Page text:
Editorial: On János Zuschlag and corrupt nostalgia
This week, János Zuschlag walked out of prison having served his six-year sentence, bringing back images of a nearly-forgotten time of almost comedic corruption.
For those who may need a recap: Zuschlag was the wacky-looking guy with the glasses who was nurtured as a prospective new titan of the left wing. He became one of the leaders of the socialist youth organization and was a representative in parliament. He earned himself a name when he made fun of the holocaust on camera.
Most notably, he featured in the public domain for repeatedly emerging in suspicious cases, like founding fictive party organizations that were linked to accepting bribes in return for instigating a more favorable evaluation of grants. The court found he altogether caused HUF 72 million in damages through fraudulent acts.
Of course, Fidesz pounced on the opportunity to note that Zuschlag didn’t act alone and instead was only taking the fall for Attila Mesterházy and Gordon Bajnai, who are Fidesz’ main political challengers right now.
Zuschlag as a scapegoat, being the only prominent person convicted in an organized scheme, doesn’t seem far-fetched and it’s certainly an easy political shot to take. It also reminds the public and hopefully the political left of the tarnish that piled up on their reputations and how it led to the crushing defeat of 2010 and the demise of their former liberal allies.
The corruption within the ranks of the socialist government was one of the key reasons the electorate chose to punish them. If the disastrous state of the economy wasn’t enough, the likes of György Hunvald or Miklós Hagyó of the left-liberal side ending up in prison didn’t exactly help to improve the public image.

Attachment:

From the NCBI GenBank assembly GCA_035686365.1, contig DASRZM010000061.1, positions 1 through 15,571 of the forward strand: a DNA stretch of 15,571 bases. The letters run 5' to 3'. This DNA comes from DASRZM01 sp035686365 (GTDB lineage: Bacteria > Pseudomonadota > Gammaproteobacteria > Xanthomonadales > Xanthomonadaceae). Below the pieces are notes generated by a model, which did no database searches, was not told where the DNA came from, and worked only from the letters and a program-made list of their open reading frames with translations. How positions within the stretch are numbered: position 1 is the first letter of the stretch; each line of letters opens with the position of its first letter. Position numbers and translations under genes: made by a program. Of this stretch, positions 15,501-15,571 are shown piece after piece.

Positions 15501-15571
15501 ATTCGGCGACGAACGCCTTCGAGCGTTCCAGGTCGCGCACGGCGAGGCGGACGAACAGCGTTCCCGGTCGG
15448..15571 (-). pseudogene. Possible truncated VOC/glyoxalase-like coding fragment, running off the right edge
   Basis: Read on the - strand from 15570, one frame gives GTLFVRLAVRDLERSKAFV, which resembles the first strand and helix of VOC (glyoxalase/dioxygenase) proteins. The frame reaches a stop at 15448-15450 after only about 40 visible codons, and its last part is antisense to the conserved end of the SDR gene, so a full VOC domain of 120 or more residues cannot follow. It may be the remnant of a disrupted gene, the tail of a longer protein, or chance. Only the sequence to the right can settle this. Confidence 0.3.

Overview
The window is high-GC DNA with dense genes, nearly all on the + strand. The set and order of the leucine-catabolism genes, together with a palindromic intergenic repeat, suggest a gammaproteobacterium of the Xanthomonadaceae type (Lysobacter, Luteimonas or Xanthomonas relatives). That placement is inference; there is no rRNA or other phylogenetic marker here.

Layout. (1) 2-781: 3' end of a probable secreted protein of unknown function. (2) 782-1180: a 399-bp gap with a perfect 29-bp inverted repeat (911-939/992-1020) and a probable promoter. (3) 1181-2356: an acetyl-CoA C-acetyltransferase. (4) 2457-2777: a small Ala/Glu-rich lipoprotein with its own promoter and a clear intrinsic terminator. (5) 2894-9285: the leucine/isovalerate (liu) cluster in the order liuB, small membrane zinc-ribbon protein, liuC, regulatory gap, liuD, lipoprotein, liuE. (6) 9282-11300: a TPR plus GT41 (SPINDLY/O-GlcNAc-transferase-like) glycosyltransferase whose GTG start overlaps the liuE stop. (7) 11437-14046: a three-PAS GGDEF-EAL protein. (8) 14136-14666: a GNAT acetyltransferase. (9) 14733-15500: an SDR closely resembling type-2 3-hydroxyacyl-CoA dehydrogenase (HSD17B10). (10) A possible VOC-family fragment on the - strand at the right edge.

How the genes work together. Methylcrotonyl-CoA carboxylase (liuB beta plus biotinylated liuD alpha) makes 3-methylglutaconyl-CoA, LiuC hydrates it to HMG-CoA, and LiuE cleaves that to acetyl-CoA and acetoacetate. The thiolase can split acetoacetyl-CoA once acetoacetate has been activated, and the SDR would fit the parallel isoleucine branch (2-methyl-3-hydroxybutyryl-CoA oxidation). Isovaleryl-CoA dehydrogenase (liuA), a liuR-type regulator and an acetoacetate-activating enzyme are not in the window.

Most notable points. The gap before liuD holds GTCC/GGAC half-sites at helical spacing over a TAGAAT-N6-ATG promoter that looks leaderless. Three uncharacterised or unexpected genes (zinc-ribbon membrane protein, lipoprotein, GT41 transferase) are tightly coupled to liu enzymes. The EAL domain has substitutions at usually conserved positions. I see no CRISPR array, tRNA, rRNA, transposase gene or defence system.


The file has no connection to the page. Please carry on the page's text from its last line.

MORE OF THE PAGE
Of course, those were times when the corrupt, at least some of them, were taken to court and then to jail, even though they were in government.
Nowadays, with Fidesz in power, the consequences seem to be altogether missing. The government is repeatedly charged of corruption by its political opponents for the same two business spheres winning conspicuously large volumes of public procurements, for people with ties to government party circles winning farmland and applicants with similar backgrounds carving out major chunks of the highly profitable tobacco monopoly deal.
The authorities don’t seem to be particularly concerned with any of these matters, so the face of what the public recognizes as corruption may have changed, but it’s still here, with a far stronger establishment in support.
The bumbling and the ruthless kind of corruption are derided in the collective perception of the Hungarian public, but because of the given nature of grift, being seen as an everyday element in our lives, we have grown to accept it.
A political side that had the will and the means to genuinely put an end to corruption of any kind would be the country’s biggest benefactor. However, it would first have to make various promises to get there, and there’s a good chance we wouldn’t believe a word of it.
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